It is always safer to err on the side of caution. You may not be lucky to get a refund.
What bad stocks have in common with bitter relationships
The feeling you get from marrying the wrong partner is similar to that felt after buying the wrong stocks.
I have always argued that stocks cannot be summarised into one statement for a newbie, until recently when a friend told me that it could.
“Simply put, buying stocks can be likened to relationships,” he said.
I did not immediately agree, but over the next few minutes, he explained to me what he meant, and drew several analogies to back his claims.
While he is no expert, I understand that he has drawn his conclusion from his experience buying stocks for himself over the past 5 years, so I took his points seriously. These points have been summarised in this article.
When it crashes, there is no telling how far it can go
My friend mentioned of some company’s stock he bought in 2016 in the hope of selling short-term. At the time he bought, there was a dip and he expected things to pick up within some months so he could sell-off.
Two years later, the stock price had plummeted 50% down from the price at which he bought. Without saying, he became a long-term investor because he was not ready to sell off at a loss.
How does this liken to being in a bad relationship?
As the value plummets, you keep hoping it will rise again and then before you know it you are stuck for the long haul. Same thing can happen with a wrong partner. You remain there hoping things will be better but it gets worse.
It could happen sometimes that a company’s stock market price comes crashing and it never goes back to where it was again. The factors which triggered its fall, may not even be able to return it to its starting price.
The stock price is not indicative of the company’s profitability
For some reason, there are company stocks market prices that remain low year after year despite the billions declared in profits, and the dividends paid out to shareholders.
Sometimes, the stock market price could still slump even when the company has positive records in its financials. Market experts are not always able to explain this, but it remains true. Some of the most profitable stocks are undervalued.
You can never take stocks at face value
That a stock has been on an upward trend in the last few months does not mean it will remain so. One must always consider several other factors before purchasing a stock.
While it is important to look at past performance, there are other things that could point to the likely future of such stocks.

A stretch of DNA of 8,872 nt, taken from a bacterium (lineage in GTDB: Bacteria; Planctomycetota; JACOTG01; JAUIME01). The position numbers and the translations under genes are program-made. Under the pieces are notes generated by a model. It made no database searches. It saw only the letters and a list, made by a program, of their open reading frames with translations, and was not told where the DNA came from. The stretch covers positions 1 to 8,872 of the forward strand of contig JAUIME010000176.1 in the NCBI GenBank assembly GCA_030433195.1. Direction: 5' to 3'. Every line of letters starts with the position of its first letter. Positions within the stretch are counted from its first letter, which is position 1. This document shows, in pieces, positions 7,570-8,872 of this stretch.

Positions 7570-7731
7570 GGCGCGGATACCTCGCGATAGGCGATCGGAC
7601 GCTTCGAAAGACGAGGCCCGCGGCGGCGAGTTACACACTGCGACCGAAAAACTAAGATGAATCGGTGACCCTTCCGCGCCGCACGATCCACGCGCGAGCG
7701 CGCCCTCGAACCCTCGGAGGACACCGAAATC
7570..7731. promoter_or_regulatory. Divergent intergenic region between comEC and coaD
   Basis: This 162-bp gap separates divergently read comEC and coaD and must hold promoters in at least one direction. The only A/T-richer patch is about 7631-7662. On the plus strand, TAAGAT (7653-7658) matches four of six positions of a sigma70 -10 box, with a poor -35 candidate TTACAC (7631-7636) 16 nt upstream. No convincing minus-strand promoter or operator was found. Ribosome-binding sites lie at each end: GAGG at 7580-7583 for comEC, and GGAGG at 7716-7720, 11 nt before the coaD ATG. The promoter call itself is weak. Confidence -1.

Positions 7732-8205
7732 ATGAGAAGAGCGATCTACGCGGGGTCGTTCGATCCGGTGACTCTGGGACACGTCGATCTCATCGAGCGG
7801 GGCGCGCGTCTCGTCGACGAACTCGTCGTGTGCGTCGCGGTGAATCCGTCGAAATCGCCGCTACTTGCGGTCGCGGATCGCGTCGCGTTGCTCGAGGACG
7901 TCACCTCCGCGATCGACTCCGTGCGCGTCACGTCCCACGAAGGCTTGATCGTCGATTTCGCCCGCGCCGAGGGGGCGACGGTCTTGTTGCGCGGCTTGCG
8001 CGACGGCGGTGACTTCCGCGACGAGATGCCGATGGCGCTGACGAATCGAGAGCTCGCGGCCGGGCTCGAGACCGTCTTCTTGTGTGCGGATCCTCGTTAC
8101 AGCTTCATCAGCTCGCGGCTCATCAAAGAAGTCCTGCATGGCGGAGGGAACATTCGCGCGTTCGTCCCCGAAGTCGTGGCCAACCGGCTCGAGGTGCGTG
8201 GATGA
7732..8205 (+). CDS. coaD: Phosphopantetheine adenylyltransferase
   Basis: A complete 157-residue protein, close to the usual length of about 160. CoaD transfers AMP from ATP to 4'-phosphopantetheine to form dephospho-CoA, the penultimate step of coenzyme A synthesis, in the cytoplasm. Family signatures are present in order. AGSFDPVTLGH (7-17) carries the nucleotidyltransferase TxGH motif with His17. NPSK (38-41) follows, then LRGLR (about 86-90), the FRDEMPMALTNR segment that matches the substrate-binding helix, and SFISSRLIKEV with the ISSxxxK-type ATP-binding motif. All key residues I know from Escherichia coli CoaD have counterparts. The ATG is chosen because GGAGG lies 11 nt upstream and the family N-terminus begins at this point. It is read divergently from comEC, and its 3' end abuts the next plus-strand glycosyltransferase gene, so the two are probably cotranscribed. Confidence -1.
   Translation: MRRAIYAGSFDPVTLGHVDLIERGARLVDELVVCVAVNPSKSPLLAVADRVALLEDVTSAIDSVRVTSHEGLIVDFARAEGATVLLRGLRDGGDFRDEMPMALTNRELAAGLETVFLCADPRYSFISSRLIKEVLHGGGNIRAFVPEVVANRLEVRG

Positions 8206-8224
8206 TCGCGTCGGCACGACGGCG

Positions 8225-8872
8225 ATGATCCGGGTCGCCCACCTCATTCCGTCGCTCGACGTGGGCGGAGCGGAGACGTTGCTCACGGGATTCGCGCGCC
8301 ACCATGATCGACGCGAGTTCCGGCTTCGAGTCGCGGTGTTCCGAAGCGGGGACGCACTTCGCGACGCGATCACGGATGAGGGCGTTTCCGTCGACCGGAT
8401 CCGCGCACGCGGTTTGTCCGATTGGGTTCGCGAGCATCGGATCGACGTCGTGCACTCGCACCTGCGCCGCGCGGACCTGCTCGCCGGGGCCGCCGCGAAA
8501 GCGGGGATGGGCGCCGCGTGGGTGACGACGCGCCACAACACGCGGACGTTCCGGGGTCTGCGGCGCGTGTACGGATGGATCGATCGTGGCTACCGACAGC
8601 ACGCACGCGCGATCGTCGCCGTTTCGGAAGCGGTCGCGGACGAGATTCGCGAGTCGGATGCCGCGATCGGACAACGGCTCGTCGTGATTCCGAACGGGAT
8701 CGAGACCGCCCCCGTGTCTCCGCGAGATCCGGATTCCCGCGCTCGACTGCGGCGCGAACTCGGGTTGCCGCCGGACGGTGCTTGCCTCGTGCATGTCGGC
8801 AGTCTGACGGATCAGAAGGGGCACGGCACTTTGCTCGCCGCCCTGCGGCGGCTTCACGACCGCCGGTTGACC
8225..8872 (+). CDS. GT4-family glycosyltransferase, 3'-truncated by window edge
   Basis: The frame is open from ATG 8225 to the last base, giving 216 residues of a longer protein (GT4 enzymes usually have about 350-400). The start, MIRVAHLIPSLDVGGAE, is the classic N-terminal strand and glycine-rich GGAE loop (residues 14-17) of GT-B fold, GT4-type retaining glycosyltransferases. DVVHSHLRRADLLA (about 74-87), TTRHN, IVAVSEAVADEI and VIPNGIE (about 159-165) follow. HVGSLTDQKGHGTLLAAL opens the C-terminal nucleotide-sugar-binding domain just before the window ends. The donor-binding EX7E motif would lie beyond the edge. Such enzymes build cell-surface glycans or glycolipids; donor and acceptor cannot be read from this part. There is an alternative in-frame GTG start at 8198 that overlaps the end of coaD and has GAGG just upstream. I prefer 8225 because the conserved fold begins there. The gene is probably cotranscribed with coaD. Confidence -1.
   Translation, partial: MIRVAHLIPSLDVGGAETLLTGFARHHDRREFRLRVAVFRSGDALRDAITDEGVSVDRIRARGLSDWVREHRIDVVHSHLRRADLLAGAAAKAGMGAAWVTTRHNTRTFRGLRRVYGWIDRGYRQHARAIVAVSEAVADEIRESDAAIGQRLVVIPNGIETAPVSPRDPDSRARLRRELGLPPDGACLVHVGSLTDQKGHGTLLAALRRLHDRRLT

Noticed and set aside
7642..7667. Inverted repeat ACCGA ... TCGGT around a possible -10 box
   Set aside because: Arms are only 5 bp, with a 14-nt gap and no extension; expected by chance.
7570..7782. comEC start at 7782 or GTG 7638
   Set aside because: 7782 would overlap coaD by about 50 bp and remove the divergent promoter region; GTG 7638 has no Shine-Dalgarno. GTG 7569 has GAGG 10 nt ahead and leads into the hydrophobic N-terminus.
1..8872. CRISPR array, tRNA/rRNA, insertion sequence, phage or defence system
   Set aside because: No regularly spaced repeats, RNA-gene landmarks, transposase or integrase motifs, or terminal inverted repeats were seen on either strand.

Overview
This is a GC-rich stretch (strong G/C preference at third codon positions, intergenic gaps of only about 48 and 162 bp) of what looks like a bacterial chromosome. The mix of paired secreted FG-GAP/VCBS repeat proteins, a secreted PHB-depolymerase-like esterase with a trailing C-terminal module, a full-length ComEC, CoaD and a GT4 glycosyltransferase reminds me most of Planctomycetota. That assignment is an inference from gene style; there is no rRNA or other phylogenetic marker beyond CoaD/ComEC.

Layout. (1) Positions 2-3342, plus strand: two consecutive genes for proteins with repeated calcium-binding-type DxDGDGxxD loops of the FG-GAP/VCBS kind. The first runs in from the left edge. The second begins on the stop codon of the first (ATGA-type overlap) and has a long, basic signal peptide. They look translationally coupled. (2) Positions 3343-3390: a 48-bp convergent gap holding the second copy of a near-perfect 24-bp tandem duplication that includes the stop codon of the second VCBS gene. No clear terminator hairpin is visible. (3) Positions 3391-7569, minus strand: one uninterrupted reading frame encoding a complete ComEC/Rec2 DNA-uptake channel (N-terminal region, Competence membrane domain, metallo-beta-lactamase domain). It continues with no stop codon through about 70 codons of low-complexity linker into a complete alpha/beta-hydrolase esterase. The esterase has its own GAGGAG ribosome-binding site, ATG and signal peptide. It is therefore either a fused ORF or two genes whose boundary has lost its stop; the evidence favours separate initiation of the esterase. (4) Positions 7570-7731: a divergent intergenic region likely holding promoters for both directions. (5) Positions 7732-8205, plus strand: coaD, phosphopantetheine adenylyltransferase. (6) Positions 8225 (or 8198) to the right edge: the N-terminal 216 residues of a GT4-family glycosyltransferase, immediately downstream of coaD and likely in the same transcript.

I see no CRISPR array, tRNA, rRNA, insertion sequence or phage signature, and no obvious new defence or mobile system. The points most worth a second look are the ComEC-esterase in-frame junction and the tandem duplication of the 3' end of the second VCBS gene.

Say, for instance, the company has just announced a new board chairman who was implicated in some fraud cases in the past. It doesn’t matter how well the stocks have performed in the last 365 days, or the chairman’s competence, the stock prices are most likely to slump due to loss of investor confidence.
There was a recent case where the CEO of an internet service provider company was alleged to have been involved in sexual harassment, and was eventually pressured by shareholders to resign. The pressure came not necessarily because they thought he was guilty, but because of the implications on the company.
You have to probe to discover the real qualities.
The most expensive stocks are not necessarily the best.
If you ever heard a stock described as under-priced or over-valued, then you should understand that the price you pay is not necessarily suggestive of the value.
Some great stocks, with good potentials, high liquidity, good company profile and adherence to corporate governance ethics, are not as expensive as they should be. While some other stocks are ridiculously overpriced, even when they do not have as much promise. Some of these overpriced stocks could still be basking in past glory or just positive media hype.
This explains why investors must conduct due diligence before putting in their hard-earned money. Sometimes the media hype around a company’s stock might not be giving you all the information you need to make a decision, so you necessarily have to go the extra mile.
Subscribe to newsletters from financial news websites if you need to, take courses if you have to, but ensure to learn all you can.
Remember price is what you pay for the stock, but value is what it is really worth, and there is no law stating that one must justify the other.
When you get the wrong stocks, you get stuck!
You know that feeling when you are sure that you have made the wrong choice, but also know that there is no way out? That’s the feeling you get when you marry the wrong partner, as my friend said. And that’s the same feeling you get when you get the wrong stocks.